When acting in a given role users interact with a set of people that is a subset of the large number of people who might be in a personal or organizational phone book. Making the role-relevant group of people continuously visible (for example with names or small photos on the border of the large screen) has at least two benefits. First, the images will act as cues to remind the user of the need to inform, request or communicate with that individual (similar to seeing someone in the hallway which triggers some communication to coordinate work). Second the images act as active menus to initiate phone, fax, or email communication. For example, a document can be dragged and dropped onto an image triggering email plus a log of the action. Providing direct access to those people without the need of a directory search speeds performance and reduces cognitive load.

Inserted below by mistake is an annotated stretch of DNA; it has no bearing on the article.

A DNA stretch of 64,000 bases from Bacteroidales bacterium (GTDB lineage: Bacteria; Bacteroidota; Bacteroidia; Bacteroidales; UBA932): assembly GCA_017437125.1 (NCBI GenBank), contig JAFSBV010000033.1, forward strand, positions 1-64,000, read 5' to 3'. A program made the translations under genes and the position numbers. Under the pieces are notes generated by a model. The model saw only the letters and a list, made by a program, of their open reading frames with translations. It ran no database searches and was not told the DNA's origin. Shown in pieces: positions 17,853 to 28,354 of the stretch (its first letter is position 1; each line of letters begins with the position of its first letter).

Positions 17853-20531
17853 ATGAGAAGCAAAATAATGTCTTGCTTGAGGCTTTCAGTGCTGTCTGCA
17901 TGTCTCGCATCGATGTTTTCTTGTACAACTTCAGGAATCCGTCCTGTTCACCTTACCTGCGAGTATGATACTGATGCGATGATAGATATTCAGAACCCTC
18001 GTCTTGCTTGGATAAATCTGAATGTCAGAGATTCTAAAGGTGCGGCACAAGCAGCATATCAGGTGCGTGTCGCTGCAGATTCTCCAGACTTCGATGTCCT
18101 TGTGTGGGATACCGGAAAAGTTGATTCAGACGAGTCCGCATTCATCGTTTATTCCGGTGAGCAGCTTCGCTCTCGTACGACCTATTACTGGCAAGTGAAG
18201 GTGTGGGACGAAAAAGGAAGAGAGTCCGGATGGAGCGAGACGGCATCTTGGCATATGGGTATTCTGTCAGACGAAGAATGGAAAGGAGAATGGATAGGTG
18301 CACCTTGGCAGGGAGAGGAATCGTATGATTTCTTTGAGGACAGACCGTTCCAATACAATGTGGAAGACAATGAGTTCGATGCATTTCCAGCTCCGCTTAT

3.3 Task hierarchy
Tasks are hierarchically organized into subtasks using an outlining tool, or other display of tree structured information. The professor role may have a task for each of several courses or the principal investigator role may have tasks for multiple grants. Each course has multiple subtasks such as writing the syllabus, ordering textbooks, giving exams, and preparing final grades. A World Bank employee can have two or three projects to manage, each with multiple subtasks. The task hierarchy acts as a to-do list, and is linked to the schedule calendar to remind the user of upcoming deadlines.